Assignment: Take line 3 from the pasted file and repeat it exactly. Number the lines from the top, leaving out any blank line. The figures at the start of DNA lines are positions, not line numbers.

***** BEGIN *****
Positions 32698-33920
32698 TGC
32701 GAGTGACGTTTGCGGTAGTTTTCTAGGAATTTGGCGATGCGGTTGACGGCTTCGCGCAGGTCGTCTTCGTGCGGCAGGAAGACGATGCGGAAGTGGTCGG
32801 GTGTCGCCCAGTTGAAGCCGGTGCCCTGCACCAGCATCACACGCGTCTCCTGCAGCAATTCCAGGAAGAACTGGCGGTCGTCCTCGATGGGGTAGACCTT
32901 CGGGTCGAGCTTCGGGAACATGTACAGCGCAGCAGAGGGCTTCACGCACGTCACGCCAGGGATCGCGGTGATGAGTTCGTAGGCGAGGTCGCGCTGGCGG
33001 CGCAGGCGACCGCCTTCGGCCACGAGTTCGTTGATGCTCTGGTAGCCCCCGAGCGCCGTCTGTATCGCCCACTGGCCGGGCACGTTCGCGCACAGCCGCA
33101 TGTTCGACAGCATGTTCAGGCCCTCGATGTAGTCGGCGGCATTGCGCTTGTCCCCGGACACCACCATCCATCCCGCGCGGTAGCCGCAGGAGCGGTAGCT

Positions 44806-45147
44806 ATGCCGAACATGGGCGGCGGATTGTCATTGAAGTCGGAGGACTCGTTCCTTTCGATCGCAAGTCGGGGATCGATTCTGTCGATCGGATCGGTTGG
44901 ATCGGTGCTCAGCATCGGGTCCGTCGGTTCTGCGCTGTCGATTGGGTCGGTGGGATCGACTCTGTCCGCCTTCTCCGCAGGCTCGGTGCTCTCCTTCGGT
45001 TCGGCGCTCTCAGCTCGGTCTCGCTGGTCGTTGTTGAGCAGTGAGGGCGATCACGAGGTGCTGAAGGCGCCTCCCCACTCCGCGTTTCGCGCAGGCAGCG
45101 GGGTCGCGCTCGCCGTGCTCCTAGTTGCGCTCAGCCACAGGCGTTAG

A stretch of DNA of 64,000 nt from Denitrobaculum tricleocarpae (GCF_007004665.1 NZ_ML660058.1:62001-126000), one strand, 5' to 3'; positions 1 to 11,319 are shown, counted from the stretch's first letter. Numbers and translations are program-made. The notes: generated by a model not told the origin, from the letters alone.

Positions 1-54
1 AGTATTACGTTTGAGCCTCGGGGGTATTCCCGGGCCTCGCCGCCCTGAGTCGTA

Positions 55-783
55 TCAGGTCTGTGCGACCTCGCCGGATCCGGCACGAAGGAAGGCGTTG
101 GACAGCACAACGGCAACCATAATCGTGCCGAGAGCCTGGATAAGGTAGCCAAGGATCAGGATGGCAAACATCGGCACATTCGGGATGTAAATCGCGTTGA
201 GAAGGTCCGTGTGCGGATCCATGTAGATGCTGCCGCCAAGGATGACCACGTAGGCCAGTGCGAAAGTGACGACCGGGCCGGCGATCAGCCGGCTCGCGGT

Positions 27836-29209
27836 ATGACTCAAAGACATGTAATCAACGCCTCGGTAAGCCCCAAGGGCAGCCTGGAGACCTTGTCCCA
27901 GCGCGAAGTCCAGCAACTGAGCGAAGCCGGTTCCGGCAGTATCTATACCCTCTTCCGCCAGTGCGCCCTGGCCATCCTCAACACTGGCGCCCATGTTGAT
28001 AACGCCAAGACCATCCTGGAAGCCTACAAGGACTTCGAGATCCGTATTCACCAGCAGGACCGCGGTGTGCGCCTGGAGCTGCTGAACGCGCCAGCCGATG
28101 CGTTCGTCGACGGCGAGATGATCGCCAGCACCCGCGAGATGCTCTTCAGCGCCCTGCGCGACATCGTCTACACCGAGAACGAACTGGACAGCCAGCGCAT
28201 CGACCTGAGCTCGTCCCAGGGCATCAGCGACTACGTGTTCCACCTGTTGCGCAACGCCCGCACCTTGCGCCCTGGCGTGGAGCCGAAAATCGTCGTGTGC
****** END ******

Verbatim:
32701 GAGTGACGTTTGCGGTAGTTTTCTAGGAATTTGGCGATGCGGTTGACGGCTTCGCGCAGGTCGTCTTCGTGCGGCAGGAAGACGATGCGGAAGTGGTCGG